Drummond stared morosely out the window. Three more hours, and he was done with his shift. Make that three hours and four minutes. Was time moving backwards? It certainly felt like it. How much longer did he have to slave away at these peon posts before he finally got the promotion he deserved?
There was nothing for it. He was going to have finish the pile in front of him, at least. He had to look like he did something today, after all. He reached for the folder on the top.
DANIEL. SON OF JEFFREY AND HEATHER. DEFECTS: LAZY EYE, WILL CLEAR UP BY AGE 7. THREE BROKEN TOES, AGE 26. LUNG CANCER, AGE 68.
HAYLEE. DAUGHTER OF ANGELA AND DEREK. DEFECTS: SPINAL BIFIDA, SEVERE. NERVOUS SYSTEM DISORDER, HEART VALVE PROBLEMS, ALL < 11 MONTHS.
MIRIAM. DAUGHTER OF DEBORAH AND MOSHE. DEFECTS: RHEUMATOID ARTHRITIS MANIFESTING AT 16, PROLAPSED UTERUS, AGE 43, CARDIOVASCULAR DISEASE, PROGRESSIVE, MANIFESTING AGE 46.
Blah blahblah blahblah. So what.
He glanced up at the wall, and the clock seemed to be frozen. He knew he just looked at it, but he couldn’t have just looked at it. Could he? Damn.
Blah blah obsessive compulsive, blah blah, color blind, blah blah muscular dystrophy and blah and blah and blah. He began randomly shoving papers from a file behind his desk into the folders, determined to just get it done.
They’d been in the car for hours. Carly woke to the smell of eggs, and her tummy rumbled. She’d been dozing off and on in the back seat, under her favorite Dora blanket because the air conditioning made the car so cold. She rubbed her eyes, calling out.
“Oh, sweetie…you’re awake. Are you hungry?”
“Do you want some of this?”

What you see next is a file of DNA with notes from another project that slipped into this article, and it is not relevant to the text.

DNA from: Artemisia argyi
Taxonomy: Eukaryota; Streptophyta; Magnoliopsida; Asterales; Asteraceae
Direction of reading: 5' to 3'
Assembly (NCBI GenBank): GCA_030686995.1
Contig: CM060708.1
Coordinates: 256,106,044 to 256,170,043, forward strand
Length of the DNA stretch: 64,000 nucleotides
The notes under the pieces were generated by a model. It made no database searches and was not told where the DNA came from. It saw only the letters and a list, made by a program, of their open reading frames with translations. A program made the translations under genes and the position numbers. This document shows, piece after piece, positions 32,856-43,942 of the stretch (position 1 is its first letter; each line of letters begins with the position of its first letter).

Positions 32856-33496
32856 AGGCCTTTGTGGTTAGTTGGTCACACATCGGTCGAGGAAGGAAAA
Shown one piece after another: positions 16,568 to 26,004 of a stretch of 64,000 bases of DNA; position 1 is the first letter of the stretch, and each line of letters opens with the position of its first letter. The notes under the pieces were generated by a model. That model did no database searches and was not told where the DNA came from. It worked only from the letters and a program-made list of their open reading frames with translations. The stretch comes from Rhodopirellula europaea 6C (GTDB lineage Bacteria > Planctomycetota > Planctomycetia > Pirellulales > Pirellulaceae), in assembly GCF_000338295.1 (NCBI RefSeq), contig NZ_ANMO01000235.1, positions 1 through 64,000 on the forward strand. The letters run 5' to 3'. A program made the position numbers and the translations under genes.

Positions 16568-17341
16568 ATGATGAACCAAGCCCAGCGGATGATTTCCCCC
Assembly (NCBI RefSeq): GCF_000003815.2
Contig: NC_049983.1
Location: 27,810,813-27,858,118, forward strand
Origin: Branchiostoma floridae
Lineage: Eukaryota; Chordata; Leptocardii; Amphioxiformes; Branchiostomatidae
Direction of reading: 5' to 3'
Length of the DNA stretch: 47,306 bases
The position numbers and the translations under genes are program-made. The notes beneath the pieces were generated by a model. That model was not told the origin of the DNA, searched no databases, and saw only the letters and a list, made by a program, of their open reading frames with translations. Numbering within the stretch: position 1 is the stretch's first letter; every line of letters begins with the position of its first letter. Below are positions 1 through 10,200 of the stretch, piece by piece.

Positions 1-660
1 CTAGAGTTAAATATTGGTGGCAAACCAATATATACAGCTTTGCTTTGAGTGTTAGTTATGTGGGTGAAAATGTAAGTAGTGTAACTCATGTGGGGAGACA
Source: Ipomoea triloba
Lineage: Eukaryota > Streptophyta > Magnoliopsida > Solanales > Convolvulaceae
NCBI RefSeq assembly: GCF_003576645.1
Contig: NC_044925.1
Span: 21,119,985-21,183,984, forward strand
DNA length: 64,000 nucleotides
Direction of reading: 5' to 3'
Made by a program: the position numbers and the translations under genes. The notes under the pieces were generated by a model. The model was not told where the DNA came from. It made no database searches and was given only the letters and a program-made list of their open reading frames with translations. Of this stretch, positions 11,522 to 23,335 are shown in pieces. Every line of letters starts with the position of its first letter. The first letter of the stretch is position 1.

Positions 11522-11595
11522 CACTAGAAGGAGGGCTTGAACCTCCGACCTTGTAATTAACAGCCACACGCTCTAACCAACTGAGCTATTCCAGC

Mom gestured to the Tupperware container on the console between the front seats. Hard boiled eggs and cold fried chicken. Every long road trip, they were the staples. And every long road trip, Carly’s answer was the same.
Mom sighed. “I didn’t think so,” she said. Then she reached between her legs on the floor and pulled out a small, hot pink lunch bag. “There’s a peanut butter sandwich in here for you. Here, take it.”
Carly leaned forward to grab it, her eyes taking in the dry, flat land and endless brush on the sides of the road. That’s when she saw it.
“Dad! Watch out!!!” Continue reading
[This was short story I wrote a few years ago for a competition – and for fun, as well]
If only she would stop screaming.
You’d think the crowd would drown her out – their jeering and cheering feeding off her screams like a frenzy of wild animals ripping at a carcass. That kind of unholy shrieking cuts right to the bone and you feel it as much as you hear it. Soon, the screams became weaker. Either she’d lost her voice for the screaming, or the life was finally, mercifully fading from her. Either way, she was growing silent, and the crowd was getting bored. Soon, they would be restless and the cycle would start again, whipping into a frenzy as the tortured screams peeled a track down your spine.
Eve was next.
The guard yanked her up by the thick rope binding her wrists, pulling her along as the crowd began to buzz behind her, coming to life again. They stopped abruptly in front of the magistrate, a portly man with a contemptuous demeanor, who obviously thought himself some sort of demi-god. He gave the papers in his hand a cursory glance.
“Goody Brubaker? Are you aware of the charges laid against you this day?”
She had just finished loading the dishwasher when she felt it.
Just the slightest trickling of unease. Barely there. Nothing, really. Silly.
She wiped the countertops down with the sponge, squeezing out the remaining suds and putting it back in the dish near the sink. She glanced at the clock – 11:45. She really should get to bed. Marcus would have her head if she was late to the briefing. Thank God the nanny agreed to come at 6am. An early meeting was a necessity, since they had to conference with their counterparts in Sydney. Things were getting out of hand.
11:50. She really needed to get some sleep.
She turned out the kitchen light, heading into the sitting room where toys and pillows still lay scattered. She bent to pick up a stray paper that had fallen off the end table, and found herself frozen by the image on the paper. Incongruously colored in crayola, the landscape was terrifying. Stark trees, and a littering of bones on the ground. A man, half in shadows, behind the trees. The picture was vivid – too vivid for a seven year old.
There it was again.
Silly. It’s just the picture putting you off. That’s all.
That wasn’t all. Continue reading